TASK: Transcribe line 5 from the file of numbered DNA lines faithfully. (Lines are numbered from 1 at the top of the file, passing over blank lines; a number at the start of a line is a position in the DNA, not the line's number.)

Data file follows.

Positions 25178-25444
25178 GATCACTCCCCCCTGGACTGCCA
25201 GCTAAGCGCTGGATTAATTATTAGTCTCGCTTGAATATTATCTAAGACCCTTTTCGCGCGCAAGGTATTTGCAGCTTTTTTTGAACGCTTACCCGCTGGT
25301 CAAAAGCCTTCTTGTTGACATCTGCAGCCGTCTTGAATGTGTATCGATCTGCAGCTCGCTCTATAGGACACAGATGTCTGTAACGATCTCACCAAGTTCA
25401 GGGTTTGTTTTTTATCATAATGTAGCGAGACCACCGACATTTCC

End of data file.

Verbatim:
25401 GGGTTTGTTTTTTATCATAATGTAGCGAGACCACCGACATTTCC